This list of indicators misses three indicators to properly recreate the ESI: namely PISA scores, low-waged workers and qualification mismatch. These three indicators are not directly downloadable from Eurostat. In practice, the raw data would be saved in three separate files (e.g. csv, Excel or similar), then a separate script would be written for each indicator, to clean and process it. It would then be gathered together with the other indicators here, the idea being to have a reproducible record of how we arrived at the final result, from the raw data. However, to keep things simple here we will simply omit these indicators in this example.

Example data pipeline

As mentioned, to avoid repeatedly downloading the same data, we will load a locally-saved version of the data:

l_data <- readRDS("raw_data.RDS")

At this point we have all the data, but it needs tidying up: our data covers multiple years, has different columns and may not always include the same set of countries. Begin by converting the list into one big table with common columns:

# select relevant columns from each data set
l_data_filt <- lapply(names(l_data), function(iCode){
  X <- l_data[[iCode]]
  X <- X[c("geo", "time", "values")]
  X$iCode <- iCode

# convert to table
df_data <- Reduce(rbind, l_data_filt)

# rename columns
names(df_data) <- c("uCode", "Time", "Value", "iCode")

Now we filter to EU27 countries:

# get EU27 country codes (use countrycode package, manually exclude UK)
countries <- countrycode::codelist[
  which((countrycode::codelist$eu28 == "EU") & (countrycode::codelist$eurostat != "UK")),
  c("", "eurostat")
names(countries) <- c("uName", "uCode")

df_data <- df_data[df_data$uCode %in% countries$uCode, ]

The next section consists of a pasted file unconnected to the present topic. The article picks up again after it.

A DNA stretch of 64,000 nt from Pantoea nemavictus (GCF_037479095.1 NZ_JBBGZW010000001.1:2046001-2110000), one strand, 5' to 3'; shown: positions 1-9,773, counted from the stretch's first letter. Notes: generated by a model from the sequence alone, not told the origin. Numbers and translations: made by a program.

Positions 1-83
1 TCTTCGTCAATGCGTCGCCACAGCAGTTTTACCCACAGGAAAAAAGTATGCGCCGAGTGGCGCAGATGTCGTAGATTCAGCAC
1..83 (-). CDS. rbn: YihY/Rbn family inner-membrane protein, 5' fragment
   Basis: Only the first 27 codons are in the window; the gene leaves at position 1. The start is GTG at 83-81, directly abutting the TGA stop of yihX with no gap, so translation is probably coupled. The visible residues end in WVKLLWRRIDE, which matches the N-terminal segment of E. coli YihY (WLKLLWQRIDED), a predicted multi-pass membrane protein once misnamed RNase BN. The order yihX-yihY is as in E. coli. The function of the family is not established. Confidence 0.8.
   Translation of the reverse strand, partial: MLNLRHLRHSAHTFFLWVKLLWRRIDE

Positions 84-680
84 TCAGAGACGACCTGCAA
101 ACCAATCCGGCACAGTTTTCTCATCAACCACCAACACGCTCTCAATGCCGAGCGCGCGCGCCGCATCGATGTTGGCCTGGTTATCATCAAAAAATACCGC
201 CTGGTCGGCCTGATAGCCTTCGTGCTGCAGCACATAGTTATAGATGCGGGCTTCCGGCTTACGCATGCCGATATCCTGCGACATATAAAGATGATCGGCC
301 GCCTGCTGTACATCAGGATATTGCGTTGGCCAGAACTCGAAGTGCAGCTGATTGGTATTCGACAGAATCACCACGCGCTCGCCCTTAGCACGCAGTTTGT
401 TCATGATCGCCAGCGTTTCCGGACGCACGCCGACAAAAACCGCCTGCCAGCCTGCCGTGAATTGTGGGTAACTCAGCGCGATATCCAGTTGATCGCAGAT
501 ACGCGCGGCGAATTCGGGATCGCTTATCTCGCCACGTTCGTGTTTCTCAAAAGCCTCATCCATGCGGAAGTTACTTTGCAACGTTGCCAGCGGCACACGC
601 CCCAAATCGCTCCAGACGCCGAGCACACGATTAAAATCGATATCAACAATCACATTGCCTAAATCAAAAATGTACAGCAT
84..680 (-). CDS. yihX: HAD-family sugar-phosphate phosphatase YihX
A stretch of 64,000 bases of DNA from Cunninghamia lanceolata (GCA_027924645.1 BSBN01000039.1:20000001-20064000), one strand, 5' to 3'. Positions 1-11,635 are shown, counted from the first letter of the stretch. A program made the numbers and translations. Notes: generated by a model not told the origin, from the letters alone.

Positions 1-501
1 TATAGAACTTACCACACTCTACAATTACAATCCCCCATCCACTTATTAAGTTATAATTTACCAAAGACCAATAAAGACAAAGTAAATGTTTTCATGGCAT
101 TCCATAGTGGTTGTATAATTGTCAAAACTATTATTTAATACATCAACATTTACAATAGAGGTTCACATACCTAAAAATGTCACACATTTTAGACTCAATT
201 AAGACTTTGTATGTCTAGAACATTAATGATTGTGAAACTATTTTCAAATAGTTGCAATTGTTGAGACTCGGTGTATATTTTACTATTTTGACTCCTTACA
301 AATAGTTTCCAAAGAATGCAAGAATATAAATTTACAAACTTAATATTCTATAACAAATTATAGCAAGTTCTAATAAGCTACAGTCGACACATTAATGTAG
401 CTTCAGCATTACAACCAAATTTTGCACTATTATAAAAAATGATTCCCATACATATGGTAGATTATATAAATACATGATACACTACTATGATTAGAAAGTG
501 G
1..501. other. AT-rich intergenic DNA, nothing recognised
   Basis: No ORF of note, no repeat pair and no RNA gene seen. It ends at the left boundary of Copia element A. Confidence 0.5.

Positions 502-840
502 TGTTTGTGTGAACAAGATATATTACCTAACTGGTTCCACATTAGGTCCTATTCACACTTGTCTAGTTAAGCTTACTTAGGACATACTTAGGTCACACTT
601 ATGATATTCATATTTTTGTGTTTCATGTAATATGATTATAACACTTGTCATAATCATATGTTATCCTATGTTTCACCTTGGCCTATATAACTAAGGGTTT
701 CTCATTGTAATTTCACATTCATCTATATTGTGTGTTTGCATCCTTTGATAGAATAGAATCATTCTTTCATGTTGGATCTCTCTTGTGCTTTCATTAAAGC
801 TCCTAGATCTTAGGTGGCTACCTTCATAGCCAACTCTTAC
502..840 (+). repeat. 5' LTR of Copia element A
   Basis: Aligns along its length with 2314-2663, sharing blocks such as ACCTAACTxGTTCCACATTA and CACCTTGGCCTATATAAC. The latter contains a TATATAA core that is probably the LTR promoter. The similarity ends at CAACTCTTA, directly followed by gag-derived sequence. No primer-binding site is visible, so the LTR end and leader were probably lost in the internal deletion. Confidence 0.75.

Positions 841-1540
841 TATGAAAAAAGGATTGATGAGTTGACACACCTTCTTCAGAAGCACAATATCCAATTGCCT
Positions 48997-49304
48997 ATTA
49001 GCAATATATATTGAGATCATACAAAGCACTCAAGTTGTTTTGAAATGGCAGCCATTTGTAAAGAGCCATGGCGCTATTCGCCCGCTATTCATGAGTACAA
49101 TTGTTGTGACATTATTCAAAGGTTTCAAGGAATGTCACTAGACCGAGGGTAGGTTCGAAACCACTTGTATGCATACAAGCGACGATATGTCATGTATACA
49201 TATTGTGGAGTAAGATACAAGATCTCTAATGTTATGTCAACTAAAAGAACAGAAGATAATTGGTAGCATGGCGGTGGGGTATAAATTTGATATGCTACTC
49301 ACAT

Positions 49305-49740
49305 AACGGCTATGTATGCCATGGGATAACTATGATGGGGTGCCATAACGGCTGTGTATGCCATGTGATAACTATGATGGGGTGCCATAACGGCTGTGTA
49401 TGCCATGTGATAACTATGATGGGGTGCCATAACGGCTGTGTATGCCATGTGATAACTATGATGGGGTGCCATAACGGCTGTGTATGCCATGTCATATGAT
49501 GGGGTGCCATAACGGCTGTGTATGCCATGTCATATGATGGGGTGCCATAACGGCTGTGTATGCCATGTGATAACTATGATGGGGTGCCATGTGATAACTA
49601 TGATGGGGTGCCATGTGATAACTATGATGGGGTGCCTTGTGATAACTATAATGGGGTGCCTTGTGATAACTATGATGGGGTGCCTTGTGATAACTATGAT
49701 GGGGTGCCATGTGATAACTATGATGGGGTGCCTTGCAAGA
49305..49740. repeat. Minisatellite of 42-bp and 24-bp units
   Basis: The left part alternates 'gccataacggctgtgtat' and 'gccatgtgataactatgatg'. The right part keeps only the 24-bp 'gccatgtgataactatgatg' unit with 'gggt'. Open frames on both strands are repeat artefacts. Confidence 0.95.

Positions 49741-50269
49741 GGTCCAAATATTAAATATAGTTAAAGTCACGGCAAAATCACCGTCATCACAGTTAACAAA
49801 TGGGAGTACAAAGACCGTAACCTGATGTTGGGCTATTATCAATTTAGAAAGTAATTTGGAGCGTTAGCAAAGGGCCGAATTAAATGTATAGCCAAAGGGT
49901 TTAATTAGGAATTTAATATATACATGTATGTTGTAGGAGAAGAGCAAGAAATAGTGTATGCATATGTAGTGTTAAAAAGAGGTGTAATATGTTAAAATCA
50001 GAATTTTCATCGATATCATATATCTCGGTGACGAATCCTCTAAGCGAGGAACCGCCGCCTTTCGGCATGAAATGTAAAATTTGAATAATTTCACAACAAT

At this point we have all of our data in a single long table. We have multiple years of data, so we want to know which years we have data for all indicators:

table(df_data[c("iCode", "Time")]) |> |>
  DT::datatable(options = list(pageLength = 12))

This shows the counts of years against indicators, and shows that the latest year with all 27 countries having data for all indicators is 2019. So we use that in our example.

To note that COINr can deal with panel data easily, but for simplicity we will stick with a single year of data, so let’s filter to that.

df_data <- df_data[df_data$Time == 2019, ]
# see first few rows
   uCode Time Value   iCode
25    BE 2019    NA PTRatio
34    BG 2019  12.1 PTRatio
43    CZ 2019  13.0 PTRatio
52    DK 2019   7.5 PTRatio
61    DE 2019   7.4 PTRatio
70    EE 2019   8.2 PTRatio

Now we have a clean and focused data set. What remains is to format it for entry into COINr.

Formatting for COINr

To enter the data into COINr we need to build two tables:

  1. The indicator data (iData)
  2. The indicator metadata, including the index structure (iMeta)

These tables, the details of their construction and much other information, can be found in the COINr online documentation. When the tables are constructed, we will use COINr to build the composite indicator.


The first data frame, iData specifies the value of each indicator, for each unit. It can also contain further attributes and metadata of units, for example groups, names, and denominating variables (variables which are used to adjust for size effects of indicators).

In our example this is fairly straightforward: we just pivot the table previously downloaded:

# pivot to wide
iData <- tidyr::pivot_wider(df_data, names_from = "iCode", values_from = "Value")

# remove time column
iData <- iData[names(iData) != "Time"]

# also add country names
iData <- merge(countries, iData)

Now our data set looks like this and is ready for entry into COINr:

DT::datatable(iData, rownames = F)


The iMeta data frame specifies everything about each column in iData, including whether it is an indicator, a group, or something else; its name, its units, and where it appears in the structure of the index. iMeta also requires entries for any aggregates which will be created by aggregating indicators.

This table requires some manual construction. We have to define indicator codes, names, directions, and the index structure. The structure of the iMeta table is a bit more complicated than the iData table, but it is explained thoroughly in the COINr documentation.

To be quick, we will just make the indicator names the same as codes for the moment. The following is the basic structure of the table which we will add to and edit:

iMeta <- data.frame(
  iCode = unique(df_data$iCode),
  iName = unique(df_data$iCode),
  Direction = 1,
  Level = 1,
  Weight = 1,
  Type = "Indicator"

Next we will edit the directions: some of our indicators have a negative directionality (associated with lower values of skills).

# indicators with negative directionality